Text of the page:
Professor Deana Pollard Sacks filed suit against the Houstonian back in 2009 alleging a host of improper acts (including ignoring reports of sexual activity and drug use at the Houstonian) after the Houstonian terminated her club membership (more information regarding the suit can be found at During the suit, Professor Sacks turned her ire to the attorneys for the Houstonian, alleging that the attorneys “improperly and illegally” obtained her medical records from another attorney representing a defendant in a different case brought by Sacks, who allegedly “improperly and illegally” obtained the records from Sacks’ dentist.

The attorneys for the Houstonian answered, asserting the affirmative defense of attorney-qualified immunity and arguing that they were qualifiedly immune from Sacks’ suit because she was seeking to hold them liable for their litigation conduct in a pending suit. The trial court granted summary judgment in favor of the attorneys. Sacks appealed.

Because Sacks alleged that attorneys committed the intentional tort of invasion of privacy, the 14th Court considered “whether Sacks’ allegations of invasion of privacy fall into the class of torts recognized by Texas involving fraudulent or malicious conduct so as to preclude [the attorneys for the Houstonian] from litigation immunity.” The Court held that the claims did not.

The Court of Appeals noted that “[c]ourts have consistently held that attorneys should not be liable for statements made or actions taken in the course of representing their clients, because they would then be forced to balance their own potential exposure against their clients’ best interests . . . . However, this litigation immunity does not apply to alleged torts based on the attorney‘s fraudulent or malicious conduct.” The Court held that “an invasion-of-privacy claim is not one of the recognized types of behavior that falls into the category of fraudulent or malicious conduct identified by courts of this state.” The Court reasoned that “the conduct about which Sacks complains is the type of conduct in which attorneys routinely engage when zealously defending their clients: they conduct discovery to assist in representing their clients in pending litigation, often hiring investigators to inquire into many aspects of an adversary’s life.” The Court finally noted that “if [Sacks] had any evidence that opposing counsel were abusing the discovery process, discovery sanctions would be available to her.”

This ruling by the 14th Court of Appeals clarifies the contours of attorney-qualified immunity as it relates to invasion of privacy torts and will undoubtedly serve as a bulwark in protecting attorneys engaged in zealous representation during the discovery process.

[Editors Note: Congratulations to Dawn S. Holiday and the Appellate Team at Roberts Markel Weinberg PC for obtaining a victory in favor of the attorneys for the Houstonian]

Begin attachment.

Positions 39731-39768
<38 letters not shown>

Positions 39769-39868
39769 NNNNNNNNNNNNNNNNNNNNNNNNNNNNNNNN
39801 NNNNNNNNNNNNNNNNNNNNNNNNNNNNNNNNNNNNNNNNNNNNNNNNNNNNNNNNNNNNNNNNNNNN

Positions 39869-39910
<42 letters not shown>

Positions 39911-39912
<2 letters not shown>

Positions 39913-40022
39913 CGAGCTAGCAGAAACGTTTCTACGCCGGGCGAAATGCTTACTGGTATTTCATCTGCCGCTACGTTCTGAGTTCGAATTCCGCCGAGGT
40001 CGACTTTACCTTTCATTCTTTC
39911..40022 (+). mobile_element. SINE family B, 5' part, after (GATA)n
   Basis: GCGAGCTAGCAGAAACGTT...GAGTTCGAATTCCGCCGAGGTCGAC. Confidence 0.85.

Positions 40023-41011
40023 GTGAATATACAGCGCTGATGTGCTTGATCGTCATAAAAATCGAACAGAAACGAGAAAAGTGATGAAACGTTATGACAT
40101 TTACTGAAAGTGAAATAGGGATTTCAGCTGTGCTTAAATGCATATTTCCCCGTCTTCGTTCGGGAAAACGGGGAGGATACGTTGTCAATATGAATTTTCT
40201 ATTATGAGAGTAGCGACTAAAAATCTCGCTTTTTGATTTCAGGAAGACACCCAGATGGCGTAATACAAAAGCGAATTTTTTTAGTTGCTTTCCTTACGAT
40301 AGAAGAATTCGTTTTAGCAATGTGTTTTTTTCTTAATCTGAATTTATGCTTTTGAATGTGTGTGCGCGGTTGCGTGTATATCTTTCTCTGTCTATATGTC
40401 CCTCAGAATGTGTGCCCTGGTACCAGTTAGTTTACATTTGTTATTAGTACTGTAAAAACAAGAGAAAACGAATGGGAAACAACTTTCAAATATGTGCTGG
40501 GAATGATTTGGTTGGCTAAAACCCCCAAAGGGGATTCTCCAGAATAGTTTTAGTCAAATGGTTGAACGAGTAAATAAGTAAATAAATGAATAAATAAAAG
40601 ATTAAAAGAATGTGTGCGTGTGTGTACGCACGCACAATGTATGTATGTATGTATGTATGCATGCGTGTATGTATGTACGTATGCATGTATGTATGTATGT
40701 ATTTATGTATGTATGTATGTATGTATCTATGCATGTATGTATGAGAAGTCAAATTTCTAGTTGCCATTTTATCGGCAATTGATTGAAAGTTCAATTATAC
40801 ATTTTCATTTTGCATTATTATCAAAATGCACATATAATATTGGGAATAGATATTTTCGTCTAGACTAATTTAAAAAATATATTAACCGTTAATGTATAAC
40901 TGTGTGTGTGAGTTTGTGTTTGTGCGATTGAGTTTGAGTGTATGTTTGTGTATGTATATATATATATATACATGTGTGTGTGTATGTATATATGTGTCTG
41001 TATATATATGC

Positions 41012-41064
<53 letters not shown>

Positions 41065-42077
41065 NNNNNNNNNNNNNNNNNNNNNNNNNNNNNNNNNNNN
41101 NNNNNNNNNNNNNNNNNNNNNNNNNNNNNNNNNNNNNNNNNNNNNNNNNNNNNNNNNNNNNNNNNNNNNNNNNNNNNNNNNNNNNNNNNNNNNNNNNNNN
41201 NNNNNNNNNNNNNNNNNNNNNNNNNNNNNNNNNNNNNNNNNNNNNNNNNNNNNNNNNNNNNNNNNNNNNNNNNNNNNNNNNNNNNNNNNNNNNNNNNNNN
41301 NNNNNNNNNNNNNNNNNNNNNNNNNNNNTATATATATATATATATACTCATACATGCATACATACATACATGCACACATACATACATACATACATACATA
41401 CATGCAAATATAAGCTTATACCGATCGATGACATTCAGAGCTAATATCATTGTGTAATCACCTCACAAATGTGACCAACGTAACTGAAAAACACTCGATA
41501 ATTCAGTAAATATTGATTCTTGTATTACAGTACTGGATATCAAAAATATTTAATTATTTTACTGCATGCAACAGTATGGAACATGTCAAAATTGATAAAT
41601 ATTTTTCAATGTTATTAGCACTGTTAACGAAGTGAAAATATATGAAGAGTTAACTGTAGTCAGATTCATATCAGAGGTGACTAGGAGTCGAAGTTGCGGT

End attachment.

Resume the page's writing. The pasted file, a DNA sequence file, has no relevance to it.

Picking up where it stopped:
The full opinion can be found at:

El Apple: A Delicious Spanish Fruit or a New Pitfall for Attorneys Seeking Fees?

apples2Although the Texas Supreme Court handed down its El Apple opinion over 10 months ago, attorneys continue to submit inadequate affidavits and fail to provide redacted fee bills in discovery, causing a number of trial courts to outright deny the recovery of attorney’s fees even in cases where such fees are available under the various statutes authorizing recovery of attorney’s fees.

The pitfall is an easy one to fall into. That is because for nearly 30 years an attorney could submit an affidavit containing the number of hours worked, the rate charged, and an obligatory statement that the fees are “reasonable and necessary,” and this would be sufficient evidence for an award of attorney’s fees. Alas, not any more.

The Texas Supreme Court now requires, at least in cases utilizing the Lodestar Method to calculate attorney’s fees, that an attorney submit “contemporaneous billing records or other documentation recorded reasonably close to the time when the work is performed.” El Apple I, Ltd. v. Olivas, 370 S.W.3d 757, 763 (Tex. 2012). These billing records must include “at a minimum, documentation of the services performed, who performed them and at what hourly rate, when they were performed, and how much time the work required.” Id. at 764.

There is an open question as to whether these new requirements for detailed, contemporaneous billing records apply in cases not relying on the Lodestar Method for calculating attorney’s fees. Given the broad language of the El Apple opinion, however, it is likely that the reasoning is applicable in all instances where an attorney is seeking “reasonable and necessary” attorney’s fees, encompassing nearly all attorney’s fees awards in Texas. A prudent trial attorney would be well-advised not only to keep reasonably-detailed contemporaneous billing records, but to provide redacted copies of those records to opposing counsel before the discovery deadline to avoid issues of admissibility at trial.

While El Apple will continue to be a poisonous fruit to unwitting trial lawyers in their efforts to recover attorney’s fees, savvy trial lawyers will savor the sweet taste of victory when they use this appellate gem to obtain a well-documented and reasoned fee award rightfully belonging to the client.

The full El Apple case can be found here:

Appellate Law for Texas Trial Lawyers

Thank you for visiting! This Blog chronicles important appellate decisions that impact all areas of Texas court practice. What is unusual about this particular blog is that it is an appellate blog created for trial lawyers instead of appellate lawyers. Why create an appellate blog for trial lawyers? Simple. Because by the time you decide it is time to call an appellate lawyer, it is often too late to preserve error or perfect an appeal. Trial lawyers face potential appellate issues from initial client contact through post-trial motions, and everything in between. From failing to include a “Mother Hubbard” clause in a summary judgment order to refusing to provide attorney’s fees invoices and waiving your right to recover attorney’s fees, costly errors and omissions await the unsuspecting trial lawyer at every turn. How is one to avoid the seemingly endless array of snares and pitfalls awaiting at every step of litigation? Preserving error since 2013.